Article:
Freezing Out Brain Injury

To the average person, hypothermia, or the condition of an abnormally low body temperature is something to be avoided. But when it comes to treating children with traumatic brain injuries, hypothermia therapy may prove to be a lifesaver.

An $11.5-million nationwide clinical trial in which Children's Hospital of Pittsburgh of UPMC has a leadership role, will determine if lowering patient temperature to about 32 degrees Celsius for 48 hours can thwart the cascade of events that lead to brain swelling after injury.

Researchers at 12 sites throughout the United States are participating in this study, which will enroll 340 children up to age 16. Initiated in 2007, the five-year, Phase III randomized trial is being funded by the National Institute of Neurological Disorders and Stroke. In Pittsburgh, Children’s serves as the clinical site for the study and the University of Pittsburgh serves as the coordinating site. The study is being led by P. David Adelson, MD, FACS, FAAP, who initiated the project while director of Children’s Pediatric Neurotrauma Center.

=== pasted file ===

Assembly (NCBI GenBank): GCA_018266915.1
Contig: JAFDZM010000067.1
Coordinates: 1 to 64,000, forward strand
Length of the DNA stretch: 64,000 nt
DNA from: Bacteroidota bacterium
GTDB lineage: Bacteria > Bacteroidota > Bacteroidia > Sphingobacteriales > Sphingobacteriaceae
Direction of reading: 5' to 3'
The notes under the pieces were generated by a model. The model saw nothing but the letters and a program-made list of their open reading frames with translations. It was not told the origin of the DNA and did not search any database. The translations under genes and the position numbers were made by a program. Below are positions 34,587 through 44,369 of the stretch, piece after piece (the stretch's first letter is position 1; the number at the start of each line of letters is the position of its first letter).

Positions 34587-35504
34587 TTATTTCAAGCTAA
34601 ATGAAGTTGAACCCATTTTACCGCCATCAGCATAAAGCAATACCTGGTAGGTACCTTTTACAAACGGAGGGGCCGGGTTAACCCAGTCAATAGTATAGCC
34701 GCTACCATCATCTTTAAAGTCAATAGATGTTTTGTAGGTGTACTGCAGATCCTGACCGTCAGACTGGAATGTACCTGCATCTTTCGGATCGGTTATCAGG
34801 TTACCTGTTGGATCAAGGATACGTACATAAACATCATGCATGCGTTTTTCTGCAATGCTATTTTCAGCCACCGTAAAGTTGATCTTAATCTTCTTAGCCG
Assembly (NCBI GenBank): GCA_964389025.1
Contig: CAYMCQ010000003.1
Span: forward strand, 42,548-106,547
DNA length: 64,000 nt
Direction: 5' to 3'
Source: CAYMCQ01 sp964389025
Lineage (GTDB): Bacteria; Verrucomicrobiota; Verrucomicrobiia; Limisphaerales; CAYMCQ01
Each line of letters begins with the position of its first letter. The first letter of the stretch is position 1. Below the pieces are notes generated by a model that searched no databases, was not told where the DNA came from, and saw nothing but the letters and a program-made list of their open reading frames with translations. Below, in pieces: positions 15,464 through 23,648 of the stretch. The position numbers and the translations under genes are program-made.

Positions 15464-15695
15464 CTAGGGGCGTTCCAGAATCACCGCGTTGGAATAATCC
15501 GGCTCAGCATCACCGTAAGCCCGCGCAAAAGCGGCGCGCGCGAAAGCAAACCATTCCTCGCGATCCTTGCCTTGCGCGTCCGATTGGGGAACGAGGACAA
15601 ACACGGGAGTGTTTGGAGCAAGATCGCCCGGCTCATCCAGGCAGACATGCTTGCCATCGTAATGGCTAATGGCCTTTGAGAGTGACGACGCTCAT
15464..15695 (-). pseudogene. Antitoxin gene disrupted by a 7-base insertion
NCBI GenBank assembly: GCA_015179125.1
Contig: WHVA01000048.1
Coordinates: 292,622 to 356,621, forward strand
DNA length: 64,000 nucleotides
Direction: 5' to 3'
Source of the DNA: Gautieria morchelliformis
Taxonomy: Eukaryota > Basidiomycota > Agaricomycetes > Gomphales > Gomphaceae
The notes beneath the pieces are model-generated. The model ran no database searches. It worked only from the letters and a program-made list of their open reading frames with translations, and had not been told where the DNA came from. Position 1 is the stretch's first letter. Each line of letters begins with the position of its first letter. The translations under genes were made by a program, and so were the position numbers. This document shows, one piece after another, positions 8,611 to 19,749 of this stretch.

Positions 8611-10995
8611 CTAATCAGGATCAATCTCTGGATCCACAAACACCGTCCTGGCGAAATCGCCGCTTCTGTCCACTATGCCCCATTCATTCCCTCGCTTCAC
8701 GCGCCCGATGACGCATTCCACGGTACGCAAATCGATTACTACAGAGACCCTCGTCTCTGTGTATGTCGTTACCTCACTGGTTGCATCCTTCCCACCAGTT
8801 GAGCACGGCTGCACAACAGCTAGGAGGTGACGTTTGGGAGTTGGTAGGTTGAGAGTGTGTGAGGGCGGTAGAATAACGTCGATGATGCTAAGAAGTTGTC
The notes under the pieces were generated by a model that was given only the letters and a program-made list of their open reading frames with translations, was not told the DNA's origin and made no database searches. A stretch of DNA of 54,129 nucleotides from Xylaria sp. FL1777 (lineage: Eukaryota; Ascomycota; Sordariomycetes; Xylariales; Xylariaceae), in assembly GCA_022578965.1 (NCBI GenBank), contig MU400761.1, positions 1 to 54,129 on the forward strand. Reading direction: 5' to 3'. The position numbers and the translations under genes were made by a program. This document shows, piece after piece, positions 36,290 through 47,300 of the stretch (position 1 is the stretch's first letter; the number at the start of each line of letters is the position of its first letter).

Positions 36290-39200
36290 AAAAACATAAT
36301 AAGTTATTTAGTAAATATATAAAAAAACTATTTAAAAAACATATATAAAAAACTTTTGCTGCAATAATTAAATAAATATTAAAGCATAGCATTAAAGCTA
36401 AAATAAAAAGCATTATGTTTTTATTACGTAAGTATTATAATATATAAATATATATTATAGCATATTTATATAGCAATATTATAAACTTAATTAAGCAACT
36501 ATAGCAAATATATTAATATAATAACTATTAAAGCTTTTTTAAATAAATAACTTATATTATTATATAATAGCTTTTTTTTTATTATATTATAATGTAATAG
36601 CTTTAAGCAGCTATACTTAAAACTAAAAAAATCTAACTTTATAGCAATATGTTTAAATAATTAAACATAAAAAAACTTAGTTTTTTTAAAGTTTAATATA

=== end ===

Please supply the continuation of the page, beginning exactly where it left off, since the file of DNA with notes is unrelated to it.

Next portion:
“The belief is that cooling impacts the cascade of events that leads to brain swelling,” said Dr. Adelson who now heads a pediatric unit at Phoenix Children's Hospital. “Reducing brain swelling potentially could prevent further injury.“

Patients in the study selected to receive hypothermia therapy will be cooled to between 32–33 degrees Celsius (89–90 degrees Fahrenheit), using special cooling blankets and/or cooled saline injected intravenously. They will be cooled for 48 hours and then followed by researchers for one year to track outcomes, with a battery of tests being conducted at six and 12 months following injury.

A previous Phase II clinical trial of induced hypothermia therapy led by Dr. Adelson at Children’s found that moderate hypothermia therapy is safe and may potentially improve outcome. Results of that study were published in the journal Neurosurgery in April 2005.

“We’ve proven this therapy is safe. Now if we can determine that it is effective, it would be a major breakthrough because currently there are very limited treatments that improve outcome following traumatic brain injury in children,” Dr. Adelson said.

Last Update
May 29, 2009
  • Increase/Decrease Text Size
  • Print This Page
Last Update
May 29, 2009